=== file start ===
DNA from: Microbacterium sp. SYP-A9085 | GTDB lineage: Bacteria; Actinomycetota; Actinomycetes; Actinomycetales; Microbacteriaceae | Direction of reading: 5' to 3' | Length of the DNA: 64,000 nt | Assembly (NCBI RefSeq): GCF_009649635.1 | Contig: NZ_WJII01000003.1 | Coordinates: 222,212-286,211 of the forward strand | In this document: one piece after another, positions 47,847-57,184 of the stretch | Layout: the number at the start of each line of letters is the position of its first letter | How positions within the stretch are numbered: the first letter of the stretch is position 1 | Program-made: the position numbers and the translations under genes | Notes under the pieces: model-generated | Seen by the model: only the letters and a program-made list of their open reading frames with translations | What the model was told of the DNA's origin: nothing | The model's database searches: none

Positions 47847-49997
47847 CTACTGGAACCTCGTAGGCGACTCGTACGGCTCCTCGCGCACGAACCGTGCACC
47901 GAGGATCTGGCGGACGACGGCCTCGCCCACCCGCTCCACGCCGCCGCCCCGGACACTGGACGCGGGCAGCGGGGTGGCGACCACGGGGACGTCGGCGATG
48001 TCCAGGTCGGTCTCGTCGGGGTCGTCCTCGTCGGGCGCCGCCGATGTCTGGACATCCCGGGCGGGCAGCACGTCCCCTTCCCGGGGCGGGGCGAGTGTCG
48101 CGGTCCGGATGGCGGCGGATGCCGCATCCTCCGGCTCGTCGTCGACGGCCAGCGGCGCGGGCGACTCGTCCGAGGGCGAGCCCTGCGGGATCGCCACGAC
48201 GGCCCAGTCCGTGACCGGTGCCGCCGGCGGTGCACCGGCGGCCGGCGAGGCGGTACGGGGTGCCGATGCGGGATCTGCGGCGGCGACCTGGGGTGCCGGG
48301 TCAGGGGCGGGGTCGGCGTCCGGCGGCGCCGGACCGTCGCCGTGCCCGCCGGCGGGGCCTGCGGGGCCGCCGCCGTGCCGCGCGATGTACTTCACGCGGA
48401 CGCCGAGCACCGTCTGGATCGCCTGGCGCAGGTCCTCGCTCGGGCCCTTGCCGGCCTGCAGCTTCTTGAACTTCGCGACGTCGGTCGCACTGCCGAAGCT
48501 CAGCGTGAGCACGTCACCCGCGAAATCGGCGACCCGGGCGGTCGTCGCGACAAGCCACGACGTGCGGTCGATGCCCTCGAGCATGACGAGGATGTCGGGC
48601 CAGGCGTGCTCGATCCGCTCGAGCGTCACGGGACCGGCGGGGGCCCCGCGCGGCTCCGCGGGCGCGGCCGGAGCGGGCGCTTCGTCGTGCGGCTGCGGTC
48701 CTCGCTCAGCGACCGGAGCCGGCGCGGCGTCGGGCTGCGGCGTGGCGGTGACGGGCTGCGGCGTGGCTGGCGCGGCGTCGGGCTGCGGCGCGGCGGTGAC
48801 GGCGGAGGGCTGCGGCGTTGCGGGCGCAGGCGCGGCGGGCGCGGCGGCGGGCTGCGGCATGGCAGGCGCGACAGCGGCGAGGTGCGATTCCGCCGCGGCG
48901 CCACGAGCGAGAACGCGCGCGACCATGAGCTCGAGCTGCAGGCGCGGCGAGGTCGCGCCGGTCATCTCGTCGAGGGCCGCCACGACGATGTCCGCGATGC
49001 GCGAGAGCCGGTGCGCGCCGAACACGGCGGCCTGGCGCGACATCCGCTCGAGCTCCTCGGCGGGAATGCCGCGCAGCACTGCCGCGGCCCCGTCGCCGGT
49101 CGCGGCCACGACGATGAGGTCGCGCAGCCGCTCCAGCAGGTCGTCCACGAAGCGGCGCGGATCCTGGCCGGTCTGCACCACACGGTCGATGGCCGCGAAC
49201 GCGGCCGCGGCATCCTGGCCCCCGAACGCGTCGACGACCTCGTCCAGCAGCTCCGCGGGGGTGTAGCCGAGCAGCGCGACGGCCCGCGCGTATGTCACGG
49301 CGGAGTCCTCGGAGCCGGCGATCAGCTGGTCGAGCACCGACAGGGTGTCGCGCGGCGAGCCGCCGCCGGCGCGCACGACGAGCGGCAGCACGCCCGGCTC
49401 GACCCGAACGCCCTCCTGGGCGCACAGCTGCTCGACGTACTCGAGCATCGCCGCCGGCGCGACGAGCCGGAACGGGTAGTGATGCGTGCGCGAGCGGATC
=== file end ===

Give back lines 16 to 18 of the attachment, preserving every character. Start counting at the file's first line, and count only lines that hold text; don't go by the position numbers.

49101 CGCGGCCACGACGATGAGGTCGCGCAGCCGCTCCAGCAGGTCGTCCACGAAGCGGCGCGGATCCTGGCCGGTCTGCACCACACGGTCGATGGCCGCGAAC
49201 GCGGCCGCGGCATCCTGGCCCCCGAACGCGTCGACGACCTCGTCCAGCAGCTCCGCGGGGGTGTAGCCGAGCAGCGCGACGGCCCGCGCGTATGTCACGG
49301 CGGAGTCCTCGGAGCCGGCGATCAGCTGGTCGAGCACCGACAGGGTGTCGCGCGGCGAGCCGCCGCCGGCGCGCACGACGAGCGGCAGCACGCCCGGCTC